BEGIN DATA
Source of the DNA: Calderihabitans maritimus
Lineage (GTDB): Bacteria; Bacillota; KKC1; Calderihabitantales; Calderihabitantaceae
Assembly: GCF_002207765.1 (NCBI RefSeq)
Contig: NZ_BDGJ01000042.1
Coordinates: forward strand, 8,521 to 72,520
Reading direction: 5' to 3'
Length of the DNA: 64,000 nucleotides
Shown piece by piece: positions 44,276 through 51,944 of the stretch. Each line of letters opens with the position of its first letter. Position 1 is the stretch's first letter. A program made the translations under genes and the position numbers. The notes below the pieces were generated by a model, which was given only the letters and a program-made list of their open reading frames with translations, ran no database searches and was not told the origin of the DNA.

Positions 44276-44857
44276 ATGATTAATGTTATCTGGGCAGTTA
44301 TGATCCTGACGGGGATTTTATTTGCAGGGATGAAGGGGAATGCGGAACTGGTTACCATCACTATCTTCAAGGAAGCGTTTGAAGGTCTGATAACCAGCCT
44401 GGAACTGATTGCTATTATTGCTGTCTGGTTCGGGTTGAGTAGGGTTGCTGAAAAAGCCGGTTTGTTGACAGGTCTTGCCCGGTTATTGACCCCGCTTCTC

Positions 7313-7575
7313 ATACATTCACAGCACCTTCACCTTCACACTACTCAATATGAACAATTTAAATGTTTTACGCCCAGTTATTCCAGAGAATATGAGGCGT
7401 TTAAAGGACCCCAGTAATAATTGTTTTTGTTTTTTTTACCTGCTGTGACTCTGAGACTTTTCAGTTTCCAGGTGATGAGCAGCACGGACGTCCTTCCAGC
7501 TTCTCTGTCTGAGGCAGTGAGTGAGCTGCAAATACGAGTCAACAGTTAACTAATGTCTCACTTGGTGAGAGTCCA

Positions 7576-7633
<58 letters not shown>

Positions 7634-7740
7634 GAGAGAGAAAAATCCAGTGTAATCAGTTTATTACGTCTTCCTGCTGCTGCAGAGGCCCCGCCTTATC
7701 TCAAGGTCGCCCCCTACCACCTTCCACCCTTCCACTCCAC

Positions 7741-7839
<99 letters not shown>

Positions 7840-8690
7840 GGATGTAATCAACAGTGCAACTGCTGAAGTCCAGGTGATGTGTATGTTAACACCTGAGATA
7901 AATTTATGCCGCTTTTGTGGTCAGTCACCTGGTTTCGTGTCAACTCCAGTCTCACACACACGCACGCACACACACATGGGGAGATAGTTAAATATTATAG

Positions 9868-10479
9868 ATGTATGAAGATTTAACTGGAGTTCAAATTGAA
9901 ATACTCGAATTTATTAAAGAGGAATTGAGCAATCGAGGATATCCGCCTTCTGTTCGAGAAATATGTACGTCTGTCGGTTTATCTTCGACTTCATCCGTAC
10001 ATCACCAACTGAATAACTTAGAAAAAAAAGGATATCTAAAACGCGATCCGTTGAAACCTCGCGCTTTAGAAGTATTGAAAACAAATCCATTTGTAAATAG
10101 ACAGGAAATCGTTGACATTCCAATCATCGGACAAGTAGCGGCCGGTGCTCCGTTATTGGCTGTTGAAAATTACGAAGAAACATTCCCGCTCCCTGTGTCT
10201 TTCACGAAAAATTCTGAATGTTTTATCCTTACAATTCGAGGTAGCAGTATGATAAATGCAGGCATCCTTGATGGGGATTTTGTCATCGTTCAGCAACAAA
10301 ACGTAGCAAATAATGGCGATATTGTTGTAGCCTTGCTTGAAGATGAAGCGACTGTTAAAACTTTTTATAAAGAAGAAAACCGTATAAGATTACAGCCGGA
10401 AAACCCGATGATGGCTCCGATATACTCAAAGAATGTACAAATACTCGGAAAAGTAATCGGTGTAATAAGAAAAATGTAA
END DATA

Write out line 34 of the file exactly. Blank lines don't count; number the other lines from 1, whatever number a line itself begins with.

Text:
10401 AAACCCGATGATGGCTCCGATATACTCAAAGAATGTACAAATACTCGGAAAAGTAATCGGTGTAATAAGAAAAATGTAA